A Wealth of Health

CurrantC FAQs

FAQ #1: Organic Practices on Currants

“Are your currents are raised using organic methods. Any information you could provide would be helpful. Thank you and looking forward to hearing from you.” Karen V.B

“We are not certified organic. It’s actually quite difficult to get certification for small family type farms. The good news is that Currants are pretty disease and insect resistant. We do have issues annually with weeds and to combat the unwanted growth we deploy our mechanical weeder. This giant arm attaches to the side of our tractor and it’s fingers spin continuously ripping out any unwanted growth. There is a fungus that’s been showing up in the spring on the plants and as of this writing, I’ve been successful in controlling it by pruning out the affected branches. Interestingly enough, this disease is not only not harmful to people, it actually stimulates the development of more antioxidants in the plant to help fight off the disease. These are the same antioxidants that we use to fight off diseases in our bodies so ironically, plants that have this disease have healthier berries!”

 

FAQ #2: Concentrate vs. Nectar

“What is the difference between the concentrate and the nectar?” Rhonda B.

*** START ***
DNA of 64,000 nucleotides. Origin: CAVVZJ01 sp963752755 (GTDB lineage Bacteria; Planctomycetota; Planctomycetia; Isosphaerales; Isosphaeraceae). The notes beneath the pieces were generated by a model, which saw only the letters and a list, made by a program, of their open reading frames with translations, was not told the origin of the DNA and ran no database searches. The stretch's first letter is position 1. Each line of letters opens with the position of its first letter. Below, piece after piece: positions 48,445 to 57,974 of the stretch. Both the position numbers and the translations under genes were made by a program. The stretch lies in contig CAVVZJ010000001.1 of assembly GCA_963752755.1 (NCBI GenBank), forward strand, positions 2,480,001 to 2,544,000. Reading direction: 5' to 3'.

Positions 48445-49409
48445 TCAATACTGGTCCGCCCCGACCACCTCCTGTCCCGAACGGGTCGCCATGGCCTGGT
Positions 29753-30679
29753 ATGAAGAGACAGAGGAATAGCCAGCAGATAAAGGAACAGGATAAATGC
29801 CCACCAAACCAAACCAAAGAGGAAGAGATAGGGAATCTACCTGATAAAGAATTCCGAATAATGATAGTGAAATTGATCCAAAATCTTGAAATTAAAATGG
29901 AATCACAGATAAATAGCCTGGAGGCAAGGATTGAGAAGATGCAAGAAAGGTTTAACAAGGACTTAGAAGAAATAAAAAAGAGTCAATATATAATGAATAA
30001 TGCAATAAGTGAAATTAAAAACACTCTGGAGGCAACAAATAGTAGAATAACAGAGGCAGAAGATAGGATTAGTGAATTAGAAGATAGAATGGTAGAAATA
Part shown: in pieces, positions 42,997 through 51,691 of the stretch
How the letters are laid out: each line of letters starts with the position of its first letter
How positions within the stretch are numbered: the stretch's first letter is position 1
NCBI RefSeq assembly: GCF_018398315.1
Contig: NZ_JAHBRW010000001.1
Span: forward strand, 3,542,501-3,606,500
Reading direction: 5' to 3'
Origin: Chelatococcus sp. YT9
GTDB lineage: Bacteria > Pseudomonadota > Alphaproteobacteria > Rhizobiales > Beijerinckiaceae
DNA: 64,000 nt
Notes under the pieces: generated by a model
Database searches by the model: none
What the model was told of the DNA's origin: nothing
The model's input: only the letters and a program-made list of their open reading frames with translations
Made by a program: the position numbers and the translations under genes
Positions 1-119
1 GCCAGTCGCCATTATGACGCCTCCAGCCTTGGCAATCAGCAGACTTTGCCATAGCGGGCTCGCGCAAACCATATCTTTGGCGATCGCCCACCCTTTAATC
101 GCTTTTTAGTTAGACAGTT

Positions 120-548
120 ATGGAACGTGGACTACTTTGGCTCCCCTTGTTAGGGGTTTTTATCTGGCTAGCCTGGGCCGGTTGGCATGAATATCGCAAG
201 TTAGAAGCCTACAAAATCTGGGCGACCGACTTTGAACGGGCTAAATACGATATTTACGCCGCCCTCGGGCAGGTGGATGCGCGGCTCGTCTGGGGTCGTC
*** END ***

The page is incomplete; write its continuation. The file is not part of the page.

“CurrantC™ All Natural Black Currant Nectar is a ready to drink nectar with the highest black currant content of any ready to drink beverage in the world. Because it is so rich, some people like to add sparkling water for a refreshing drink but most people drink it as is for the full health benefits. Black Currants are very tart so the nectar is sweetened with sugar. It contains black currant juice, water, sugar and vitamin C. The concentrate is simply the juice that’s been squeezed from the berries and has had the water removed at a rate of 5/1. There are no preservatives, additives or sweeteners. To reconstitute it to a ready to drink beverage you would replace the water and sweeten it with the sweetener of your choice. Both can be used in many other recipes such as syrups for ice cream, desserts and pancakes, sauces and fillings.”

 

FAQ #3: CurrantC in Grocery Stores

“Are there any grocery stores in Southern New Jersey that carry your product?” Joseph C.

“You could purchase CurrantC All Natural Black Currant Nectar in grocery stores but like many small companies we took quite a beating during the economic downturn and was forced to scale back and we’re now available through our website. The good news is that we’ve cut the price you used to pay down so that it’s about the same price as before with delivery right to your door.”

 

FAQ #4: Dried Currants vs Nectar